Professor of social psychology and breakthrough researcher on narrative transport, Melanie C. Green, wrote that “Despite the normative presumption that individuals should form their beliefs based only on factual sources, common experience suggests–and my data confirms–that individuals often base real-world judgments on information from fiction. Humans are practiced at creating possible worlds, and when confronted with a fictional situation, individuals appear to be basing their judgments on plausibility rather than accuracy.” Green, like Mar, said her research reveals that while an expository or evidentiary approach to persuasion may fall prey to the backfire effect, the power of transporting people through narrative can succeed.
At an Ogilvy PR session of the Global PR Summit 2013, Green says the power comes through “stepping into the lives of these characters. It’s being immersive, it’s being enjoyable. We’re not being critical, we’re not counter-arguing. So those kinds of things can break down some of the initial barrier that we’re going to have to be persuaded. But what it can also do once we’re in that narrative world is create those connections that are so important… We’re taking the perspective of these people, and the empathy that it creates goes out and we carry it beyond just those few moments when we were thinking about the story.”
The discovery of mirror neurons, the further findings of neural coupling, and the narrative transportation findings of Mar and Green all add up to a crucial storytelling technique and approach often completely overlooked by or abandoned by corporations: The old creative writing saw of “show, don’t tell” becomes more relevant than ever. That little rule of thumb sounds easy, but pulling it off is more difficult. But the positive impact of doing it well can be huge. While writers may have always known that “show, don’t tell” was intuitively the right approach, now brain science backs that up.
“Telling” refers to expository writing, plot summary and Powerpoint bullets, while “showing” refers to furnishing the empty mind through creating rich, detailed descriptions and imagery. Telling instructs you how to feel or what to do; showing creates the emotion, mood and character that allow you to infer what is going on. Showing is much tougher to pull off but when successful, allows the audience to take control of the narrative, to picture it in their own minds and own it emotionally. Public relations and corporate communications nearly always take the “telling” route via messaging. But instead, to be more effective, communicators need to adopt a novelist’s approach of creating a scene, and a character struggling in a specific world. Telling brings us no imagery while showing creates a movie in the listener’s mind. Such a movie triggers mirror neurons, those roots of human empathy. Neuroscientists have discovered that as we read stories, the brain recreates them as though we ourselves are experiencing them physically.
Take this example. Imagine you wanted to change minds about same-sex marriage. Look at a side-by-side comparison. The first is a website called “Minnesota for Marriage.” It lays out all the “myths & facts.” This is well-organized and logical but most likely will not change minds because it does not tap into the emotional governors of decision-making nor does it transport the audience.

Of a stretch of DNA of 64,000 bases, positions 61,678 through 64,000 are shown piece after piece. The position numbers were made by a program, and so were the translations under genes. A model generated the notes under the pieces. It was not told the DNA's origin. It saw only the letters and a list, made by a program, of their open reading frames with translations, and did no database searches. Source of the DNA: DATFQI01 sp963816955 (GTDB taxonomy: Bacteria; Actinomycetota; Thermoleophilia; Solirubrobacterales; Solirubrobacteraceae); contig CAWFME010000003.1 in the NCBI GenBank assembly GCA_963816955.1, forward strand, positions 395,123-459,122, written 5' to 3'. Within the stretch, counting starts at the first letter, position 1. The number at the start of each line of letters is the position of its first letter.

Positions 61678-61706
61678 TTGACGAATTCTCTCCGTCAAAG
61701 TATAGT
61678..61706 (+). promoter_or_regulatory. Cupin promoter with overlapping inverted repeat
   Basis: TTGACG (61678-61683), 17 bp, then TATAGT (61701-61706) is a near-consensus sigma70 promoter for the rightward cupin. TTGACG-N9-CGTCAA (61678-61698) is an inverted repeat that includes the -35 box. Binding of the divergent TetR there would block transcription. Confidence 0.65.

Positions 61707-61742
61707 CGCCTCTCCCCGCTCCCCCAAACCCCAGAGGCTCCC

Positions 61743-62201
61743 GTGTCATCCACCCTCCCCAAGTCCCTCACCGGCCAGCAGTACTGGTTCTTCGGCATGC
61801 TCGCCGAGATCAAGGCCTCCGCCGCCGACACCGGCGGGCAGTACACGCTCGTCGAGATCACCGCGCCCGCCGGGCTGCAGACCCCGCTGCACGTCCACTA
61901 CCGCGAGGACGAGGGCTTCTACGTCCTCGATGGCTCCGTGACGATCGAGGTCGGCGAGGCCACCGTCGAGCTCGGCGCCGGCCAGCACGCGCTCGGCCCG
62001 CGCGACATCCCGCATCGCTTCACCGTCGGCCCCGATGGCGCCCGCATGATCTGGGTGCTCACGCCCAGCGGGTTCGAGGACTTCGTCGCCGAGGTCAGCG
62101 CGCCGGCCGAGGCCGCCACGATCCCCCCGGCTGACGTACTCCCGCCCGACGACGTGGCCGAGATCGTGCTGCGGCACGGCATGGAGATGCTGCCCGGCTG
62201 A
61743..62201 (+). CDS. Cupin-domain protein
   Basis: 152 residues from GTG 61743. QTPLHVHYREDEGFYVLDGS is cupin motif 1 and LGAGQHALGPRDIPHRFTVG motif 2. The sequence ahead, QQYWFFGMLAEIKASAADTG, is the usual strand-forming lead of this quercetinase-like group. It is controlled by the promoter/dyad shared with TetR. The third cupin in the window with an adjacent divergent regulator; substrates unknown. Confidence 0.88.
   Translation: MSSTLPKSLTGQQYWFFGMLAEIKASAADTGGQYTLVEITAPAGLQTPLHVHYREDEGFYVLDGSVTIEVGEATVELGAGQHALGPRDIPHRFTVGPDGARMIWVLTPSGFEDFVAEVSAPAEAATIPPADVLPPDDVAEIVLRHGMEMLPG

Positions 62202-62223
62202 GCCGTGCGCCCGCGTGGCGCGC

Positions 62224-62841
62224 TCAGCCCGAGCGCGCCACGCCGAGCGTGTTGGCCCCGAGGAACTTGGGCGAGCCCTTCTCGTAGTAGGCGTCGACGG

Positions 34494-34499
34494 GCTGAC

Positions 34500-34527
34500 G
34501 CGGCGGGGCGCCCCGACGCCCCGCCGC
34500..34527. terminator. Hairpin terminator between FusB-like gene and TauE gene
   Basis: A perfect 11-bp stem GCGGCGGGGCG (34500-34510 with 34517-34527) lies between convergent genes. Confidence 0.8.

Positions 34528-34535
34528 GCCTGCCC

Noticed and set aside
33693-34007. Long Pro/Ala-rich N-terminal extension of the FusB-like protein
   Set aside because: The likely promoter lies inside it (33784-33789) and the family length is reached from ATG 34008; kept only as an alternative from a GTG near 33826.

When constructing such a narrative, social psychology also guides us into another important choice: should the story feature one, single protagonist or several? Here the findings are singularly clear.
Nobel Prize Laureate Thomas Schelling who in 1968 developed the notion of the “identifiable victim effect” where results found that people were far more willing to come to the aid of a clearly identified individual than to a whole group in need.
In a more recent piece by researcher Paul Slovic of the firm Decision Research, he determined that there is a steep falloff of sympathy and willingness to donate to a group versus an identifiable individual. In fact the drop off starts with just two people.
Then, in 2007, Wharton School marketing professor Deborah Small discovered a powerful new piece of information. Not only do we stop caring after the first individual, statistics and facts drain us of all empathy. Her research compared the willingness of subjects to donate when they had three different options. The first was a story about an individual with a name (a little girl named Rokia) and photo and no statistics at all. The second was a set of statistics showing the magnitude of the problem and how badly they need donations. And the third combined the story and the statistics as a combination of narrative and fact. The lone story of the single individual always beat any version that included statistics or sets of facts. Why do we feel so much more sympathy toward the less scientific version, the so-called “identifiable victim” version? Loewenstein conjectures the reasons include vividness (“vivid details may result in a perceived familiarity with the victim”). This fits with research from Nobel Prize winner Daniel Kahneman wherein he identified and named a bias the “simulation heuristic.” He discovered that if you more readily imagine a scenario or picture it, you weight it more heavily and think it to be more true than a conceptual or factual version.
Yet think of all the public relations and corporate communications efforts usually pay no heed to these findings. Think how many have depended on analytical, logical “facts vs. myths” approaches, piling on the evidence of their argument, creating a backfire. Or cleansing the emotion and vividness from the narrative in an effort to be taken seriously. Or think of how many times you have seen a collage or montage of smiling employees (“teamwork!”) instead of one, lone fully-developed story of an individual.
Christopher Graves is the Global Chairman of Ogilvy Public Relations, Chair of The PR Council and a Trustee for IPR.
 “Mirror Neurons,” NOVA, airdate January 25, 2005, PBS
 “I Feel Your Pain,” by Gordy Slack in Slate, November 5, 2007
“ Emotion and narrative fiction: Interactive influences before, during, and after reading” by Raymond Mar et al, 2010
 “Reading Stories Activates Neural Representations of Visual and Motor Experiences” By Nicole K. Speer, Jeremy R. Reynolds, Khena M. Swallow, and Jeffrey M. Zacks, 2009
 Melanie C. Green, Research Statement, 2012 (Dept. of Psychology, UNC Chapel Hill
 Melanie C. Green, interview with Christopher Graves at Holmes Global PR Summit 2013
 “Sympathy and callousness: The impact of deliberative thought on donations to identifiable and statistical victims” by Small, Loewenstein and Slovic. University of Pennsylvania, 2005.
 “Explaining the ‘Identiﬁable Victim Effect’” by Jenni & Loewenstein, 1997